Celebrating Ulster's Townlands

 

 

Signpost: Townlands

   

Aghanloo Post Office, Limavady, Co. Derry: EHS

Aghanloo Post Office, Limavady, Co. Derry: EHS

  1. Celebrating Ulster's Townlands
Logo: Townlands The Ulster Place-Name Society has created this travelling exhibition to celebrate the history and promote the future of Ulster's place-name heritage, supported by the United Kingdom Heritage Lottery Fund. There is a special emphasis on the names of townlands, a land division which exists all over Ireland, but nowhere else. The exhibition concentrates on the province of Ulster, and particularly that part of it in Northern Ireland, the area covered by the Northern Ireland Place-Name Project database in Queen's University Belfast. Many other place-names are included, in the various languages which have been spoken in Ulster, but the emphasis is on those names which now need explanations of their meaning.
 

In Northern Ireland, as in the rest of the island, the townland was for centuries the building block of local society. The local national school, railway halt, large farmer's house, post office or orange hall were all named after it, and made the townland visible to passers-by. 

National School, Donaghmore, Co. Down: Ulster Architectural Heritage Society 

National School, Donaghmore, Co. Down: Ulster Architectural Heritage Society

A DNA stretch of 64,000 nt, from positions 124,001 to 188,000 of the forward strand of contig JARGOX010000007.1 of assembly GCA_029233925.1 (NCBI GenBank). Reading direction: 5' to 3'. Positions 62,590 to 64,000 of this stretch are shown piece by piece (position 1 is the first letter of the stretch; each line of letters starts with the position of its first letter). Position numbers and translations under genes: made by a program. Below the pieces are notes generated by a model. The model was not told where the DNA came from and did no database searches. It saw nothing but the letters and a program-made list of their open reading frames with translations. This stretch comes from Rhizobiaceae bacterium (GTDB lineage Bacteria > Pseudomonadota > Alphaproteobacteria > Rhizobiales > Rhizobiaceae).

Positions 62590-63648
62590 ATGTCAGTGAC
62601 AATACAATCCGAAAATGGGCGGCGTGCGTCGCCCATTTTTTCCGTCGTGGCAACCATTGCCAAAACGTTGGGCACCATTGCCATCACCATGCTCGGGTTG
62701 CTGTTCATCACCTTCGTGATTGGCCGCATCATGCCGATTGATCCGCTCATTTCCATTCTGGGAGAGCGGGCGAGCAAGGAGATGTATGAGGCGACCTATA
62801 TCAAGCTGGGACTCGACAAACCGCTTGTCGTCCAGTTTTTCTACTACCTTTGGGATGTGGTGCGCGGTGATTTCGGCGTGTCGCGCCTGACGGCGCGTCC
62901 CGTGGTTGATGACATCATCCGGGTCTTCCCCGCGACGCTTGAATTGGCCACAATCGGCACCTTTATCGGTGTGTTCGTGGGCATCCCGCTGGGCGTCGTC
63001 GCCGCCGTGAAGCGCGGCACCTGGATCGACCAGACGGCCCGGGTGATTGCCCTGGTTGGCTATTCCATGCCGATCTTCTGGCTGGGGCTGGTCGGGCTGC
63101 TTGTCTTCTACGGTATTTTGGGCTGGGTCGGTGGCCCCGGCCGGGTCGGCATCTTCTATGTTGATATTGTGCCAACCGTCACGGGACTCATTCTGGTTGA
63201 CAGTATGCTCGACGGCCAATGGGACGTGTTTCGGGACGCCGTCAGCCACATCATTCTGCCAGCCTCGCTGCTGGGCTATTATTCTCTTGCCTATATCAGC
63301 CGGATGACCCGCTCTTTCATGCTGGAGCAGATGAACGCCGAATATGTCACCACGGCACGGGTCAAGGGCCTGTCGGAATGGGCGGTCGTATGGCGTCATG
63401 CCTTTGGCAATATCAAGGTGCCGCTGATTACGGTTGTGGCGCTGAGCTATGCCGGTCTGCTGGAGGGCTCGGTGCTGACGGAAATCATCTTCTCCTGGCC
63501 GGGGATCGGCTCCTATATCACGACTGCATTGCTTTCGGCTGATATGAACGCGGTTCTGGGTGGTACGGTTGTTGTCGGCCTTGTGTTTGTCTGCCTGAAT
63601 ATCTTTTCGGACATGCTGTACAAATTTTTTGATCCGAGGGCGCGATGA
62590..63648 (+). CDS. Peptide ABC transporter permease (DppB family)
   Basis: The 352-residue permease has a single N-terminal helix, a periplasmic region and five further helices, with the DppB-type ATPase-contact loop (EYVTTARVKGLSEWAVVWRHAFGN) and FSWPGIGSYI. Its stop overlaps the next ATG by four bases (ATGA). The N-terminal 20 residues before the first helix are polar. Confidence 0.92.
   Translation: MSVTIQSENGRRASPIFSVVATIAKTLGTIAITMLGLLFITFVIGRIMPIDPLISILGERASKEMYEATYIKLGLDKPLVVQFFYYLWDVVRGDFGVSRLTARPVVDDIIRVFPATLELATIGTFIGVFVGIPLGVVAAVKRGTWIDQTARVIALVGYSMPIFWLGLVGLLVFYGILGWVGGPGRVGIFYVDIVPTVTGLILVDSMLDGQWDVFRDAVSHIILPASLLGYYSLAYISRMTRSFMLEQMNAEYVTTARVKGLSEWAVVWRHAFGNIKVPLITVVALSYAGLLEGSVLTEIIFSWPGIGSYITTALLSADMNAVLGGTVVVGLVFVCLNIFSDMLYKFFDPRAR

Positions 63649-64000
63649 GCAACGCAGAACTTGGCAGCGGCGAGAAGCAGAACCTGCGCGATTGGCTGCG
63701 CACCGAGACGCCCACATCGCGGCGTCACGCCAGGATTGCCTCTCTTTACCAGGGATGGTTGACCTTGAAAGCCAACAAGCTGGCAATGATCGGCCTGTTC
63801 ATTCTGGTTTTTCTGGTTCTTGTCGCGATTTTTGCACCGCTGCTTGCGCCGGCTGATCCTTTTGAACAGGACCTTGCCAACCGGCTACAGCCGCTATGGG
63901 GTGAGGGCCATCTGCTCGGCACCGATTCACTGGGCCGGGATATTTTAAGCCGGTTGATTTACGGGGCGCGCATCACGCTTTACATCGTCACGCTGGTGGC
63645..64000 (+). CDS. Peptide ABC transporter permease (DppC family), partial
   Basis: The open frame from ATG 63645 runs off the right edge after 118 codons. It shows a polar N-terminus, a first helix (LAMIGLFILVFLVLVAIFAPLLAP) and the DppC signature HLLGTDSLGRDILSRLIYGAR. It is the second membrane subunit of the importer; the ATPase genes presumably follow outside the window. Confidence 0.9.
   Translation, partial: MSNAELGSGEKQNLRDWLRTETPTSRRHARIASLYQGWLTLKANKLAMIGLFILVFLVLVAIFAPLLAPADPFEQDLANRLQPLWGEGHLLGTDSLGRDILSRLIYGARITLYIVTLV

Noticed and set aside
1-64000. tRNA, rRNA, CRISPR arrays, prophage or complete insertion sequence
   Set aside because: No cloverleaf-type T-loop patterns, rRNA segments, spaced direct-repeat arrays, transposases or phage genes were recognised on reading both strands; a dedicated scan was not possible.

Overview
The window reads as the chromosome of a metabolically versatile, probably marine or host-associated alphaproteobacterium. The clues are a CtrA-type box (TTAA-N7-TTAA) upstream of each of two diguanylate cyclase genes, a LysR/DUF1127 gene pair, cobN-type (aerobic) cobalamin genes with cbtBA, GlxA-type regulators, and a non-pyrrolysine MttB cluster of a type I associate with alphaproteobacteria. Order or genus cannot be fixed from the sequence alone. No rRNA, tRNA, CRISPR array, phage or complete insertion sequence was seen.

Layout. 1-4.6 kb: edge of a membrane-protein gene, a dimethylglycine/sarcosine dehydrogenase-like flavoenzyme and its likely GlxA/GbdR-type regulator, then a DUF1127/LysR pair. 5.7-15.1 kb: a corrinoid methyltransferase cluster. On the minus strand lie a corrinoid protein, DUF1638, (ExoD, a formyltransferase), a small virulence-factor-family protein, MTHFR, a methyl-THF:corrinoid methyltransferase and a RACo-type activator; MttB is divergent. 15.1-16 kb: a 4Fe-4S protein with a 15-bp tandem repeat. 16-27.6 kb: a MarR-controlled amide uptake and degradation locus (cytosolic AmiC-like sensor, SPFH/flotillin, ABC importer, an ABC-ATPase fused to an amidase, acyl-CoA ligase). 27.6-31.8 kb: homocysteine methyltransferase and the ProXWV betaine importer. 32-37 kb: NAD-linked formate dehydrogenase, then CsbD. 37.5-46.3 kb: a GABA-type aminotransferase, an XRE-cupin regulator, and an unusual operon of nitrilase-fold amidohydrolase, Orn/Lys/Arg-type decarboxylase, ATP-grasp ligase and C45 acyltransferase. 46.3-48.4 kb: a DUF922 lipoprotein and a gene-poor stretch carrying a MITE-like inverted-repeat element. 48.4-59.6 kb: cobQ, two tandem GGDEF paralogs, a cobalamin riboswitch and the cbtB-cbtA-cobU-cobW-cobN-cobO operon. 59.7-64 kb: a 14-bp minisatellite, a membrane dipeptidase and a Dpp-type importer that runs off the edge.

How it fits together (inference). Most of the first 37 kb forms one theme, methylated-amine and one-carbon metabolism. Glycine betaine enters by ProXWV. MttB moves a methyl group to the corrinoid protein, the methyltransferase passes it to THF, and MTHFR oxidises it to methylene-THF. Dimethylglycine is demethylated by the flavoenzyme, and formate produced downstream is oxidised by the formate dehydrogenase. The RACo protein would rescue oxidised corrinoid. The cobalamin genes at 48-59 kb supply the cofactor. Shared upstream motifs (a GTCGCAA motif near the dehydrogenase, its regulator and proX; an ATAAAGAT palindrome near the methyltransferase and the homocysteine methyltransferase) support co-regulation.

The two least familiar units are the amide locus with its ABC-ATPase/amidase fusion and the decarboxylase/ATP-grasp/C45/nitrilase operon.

It was also the most important part of the local address, a function now being taken over by road names. Some of the roads are named after townlands. However, when Donaghanie Road begins at the West Tyrone Hospital in Omagh, goes through the townlands of Cranny, Garvaghy, Edenberry, Donaghanie, Eskermore and Clogherny Glebe Lower and ends up at Beragh, it is clear that many of these townland names are under threat. Fermanagh Council has stood against road names, but even in Fermanagh people may be told by outsiders that a townland address can't be correct.

 

 

Thanks to Fermanagh Council the cottage at Mullylusty keeps its original address:

townland: Mullylusty Mullach Losaide "summit of the kneading trough" (a picturesque name for a productive small field),

townland / post town: Belcoo Béal Cú "approach to the narrows" (the crossing between upper and lower Loughs Macnean)

county: Fermanagh Fir Manach "men of the Manaigh" (an early tribe in the area).

 

 

 

Drumcovitt House bears a townland name, but is now number 704 on Feeny Road:

townland: Drumcovit Droim Coimhéadta "ridge of the watching place"

townland / post town: Feeny Na Fineadha "woody places"

county: Londonderry (although based on the existing city of Derry Doire "oakwood", which had grown up around an early monastery, the county was created and named by the London Companies granted land in the city and area in AD 1610).

Orange Hall, Bocombra, Co. Armagh: Jim Blaney.

Orange Hall, Bocombra, Co. Armagh: Jim Blaney.

 

Railway Station, Cullybackey, Co. Antrim: Charles Friel

Railway Station, Cullybackey, Co. Antrim: Charles Friel

 

Cottage at Mullylusty, Belcoo, Fermanagh (private home): Robert Blair, NITB.

Cottage at Mullylusty, Belcoo, Fermanagh (private home): Robert Blair, NITB.

 

Drumcovitt House, 704 Feeny Road, Co. Londonderry (guesthouse): F. Sloan 

Drumcovitt House, 704 Feeny Road, Co. Londonderry (guesthouse): F. Sloan 

 

 

 

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